That extends to a presence on all Canadian Premier League club benches, including product, equipment, and branding elements. The brand will continue its investment as the presenting partner for the CPL’s Performance of the Match (broadcast and digital) and CPL Team of the Week and Team of the Year. Gatorade has had a presence on CPL benches since the start of the league two years ago.

Allstate Canada is currently a sponsor of both the Canadian Men’s and Women’s National Teams. It also sponsors Active Start Soccer Fests, which are local community soccer celebrations offered in 150 communities each year. In addition, Allstate sponsors CF Montreal and Toronto FC, and has also been a sponsor of the Canadian Premier League since 2019.

“In 2016, we made the decision to sponsor soccer in Canada because it provided us with an opportunity to support grassroots efforts, help provide funding to develop national teams and to be part of the growth of the sport,” says Rob Nadler, manager, sponsorship and advertising. “With our Allstate agencies and home-based employees in close to 100 communities across the country, we wanted to align ourselves with another organization that was also present, and instantly recognizable.”

Hisense, a Chinese appliance maker that is little known to Canadians outside retail stores like Leon’s, The Brick and Costco, was highly visible on the boards surrounding the field at the 2018 World Cup and will be again in 2022. Its challenge is to build greater brand awareness in Canada, which it will do by means of contests and giveaways during the run-up to the November tournament. Its contest started in February, when it gave away smart TVs and wine fridges once a week for four weeks, and will continue with periodic four-week flights throughout the year.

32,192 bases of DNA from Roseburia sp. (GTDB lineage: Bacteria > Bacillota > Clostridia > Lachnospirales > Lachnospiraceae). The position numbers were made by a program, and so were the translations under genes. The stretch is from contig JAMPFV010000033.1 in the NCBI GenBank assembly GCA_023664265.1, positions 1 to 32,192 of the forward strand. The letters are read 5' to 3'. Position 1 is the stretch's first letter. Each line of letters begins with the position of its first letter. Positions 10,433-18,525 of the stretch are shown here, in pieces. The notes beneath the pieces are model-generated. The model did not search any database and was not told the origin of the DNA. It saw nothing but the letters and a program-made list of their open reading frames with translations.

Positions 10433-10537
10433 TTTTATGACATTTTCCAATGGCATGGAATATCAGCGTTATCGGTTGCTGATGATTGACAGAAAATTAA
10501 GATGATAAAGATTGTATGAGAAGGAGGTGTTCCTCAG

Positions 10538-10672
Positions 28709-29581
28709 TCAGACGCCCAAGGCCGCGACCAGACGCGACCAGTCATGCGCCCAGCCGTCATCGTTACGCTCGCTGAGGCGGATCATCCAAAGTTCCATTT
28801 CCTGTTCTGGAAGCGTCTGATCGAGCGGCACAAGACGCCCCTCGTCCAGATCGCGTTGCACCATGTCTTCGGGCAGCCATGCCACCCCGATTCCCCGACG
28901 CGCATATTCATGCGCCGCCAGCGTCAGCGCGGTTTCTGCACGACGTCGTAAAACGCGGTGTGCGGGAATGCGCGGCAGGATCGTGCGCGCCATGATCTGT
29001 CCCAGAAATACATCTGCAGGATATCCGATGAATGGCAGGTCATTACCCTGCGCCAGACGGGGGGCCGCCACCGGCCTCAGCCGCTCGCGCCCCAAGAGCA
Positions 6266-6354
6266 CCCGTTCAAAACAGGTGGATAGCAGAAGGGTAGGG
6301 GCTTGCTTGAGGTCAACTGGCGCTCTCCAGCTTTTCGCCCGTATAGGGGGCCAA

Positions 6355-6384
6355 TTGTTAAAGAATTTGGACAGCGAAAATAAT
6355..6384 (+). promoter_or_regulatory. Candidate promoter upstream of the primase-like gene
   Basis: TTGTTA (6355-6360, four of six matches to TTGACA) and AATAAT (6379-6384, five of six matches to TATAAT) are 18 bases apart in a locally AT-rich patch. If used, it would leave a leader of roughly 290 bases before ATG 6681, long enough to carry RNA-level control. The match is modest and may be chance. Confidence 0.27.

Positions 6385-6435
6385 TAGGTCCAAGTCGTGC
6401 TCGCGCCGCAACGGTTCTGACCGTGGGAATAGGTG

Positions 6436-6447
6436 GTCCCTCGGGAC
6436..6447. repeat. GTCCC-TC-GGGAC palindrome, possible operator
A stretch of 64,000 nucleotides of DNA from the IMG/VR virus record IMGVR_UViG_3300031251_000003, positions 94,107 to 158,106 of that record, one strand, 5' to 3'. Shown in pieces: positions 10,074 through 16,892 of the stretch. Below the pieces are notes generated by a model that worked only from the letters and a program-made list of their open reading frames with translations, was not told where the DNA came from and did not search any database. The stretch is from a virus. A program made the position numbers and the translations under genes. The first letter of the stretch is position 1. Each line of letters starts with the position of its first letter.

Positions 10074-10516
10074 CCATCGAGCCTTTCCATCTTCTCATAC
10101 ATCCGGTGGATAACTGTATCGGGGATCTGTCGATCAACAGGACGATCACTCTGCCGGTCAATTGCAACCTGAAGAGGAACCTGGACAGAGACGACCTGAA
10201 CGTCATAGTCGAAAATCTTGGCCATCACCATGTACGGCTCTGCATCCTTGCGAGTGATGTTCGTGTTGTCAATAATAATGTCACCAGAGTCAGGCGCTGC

GE Appliances has also signed on as Canada Soccer’s first official appliance partner. The sponsorship will include in-stadium branding and signage during home matches, as well as broadcast integration. PR, digital and social media executions will follow in the months ahead. Bob Park, chief of brands at GE Appliances Canada told strategy that although the brand has broad awareness, particularly among the 45-plus set, is looking to create more brand awareness and affinity among a more diverse audience, which is why it’s using the world’s most popular sport a way to acheive that goal.

It’s clear that brands are becoming more and more attracted to the growth of soccer as a spectator sport in North America and the world over. There’s also the opportunity to get in on soccer while there are still opportunities to do so. Other popular sports like hockey, baseball, football and basketball are heavily stacked with partners and well-developed from a sponsorship perspective, leaving soccer wide open for more brand investment. The sport is growing its fan and sponsorship base in Canada, and so it’s safe to say that “footie” is here to stay.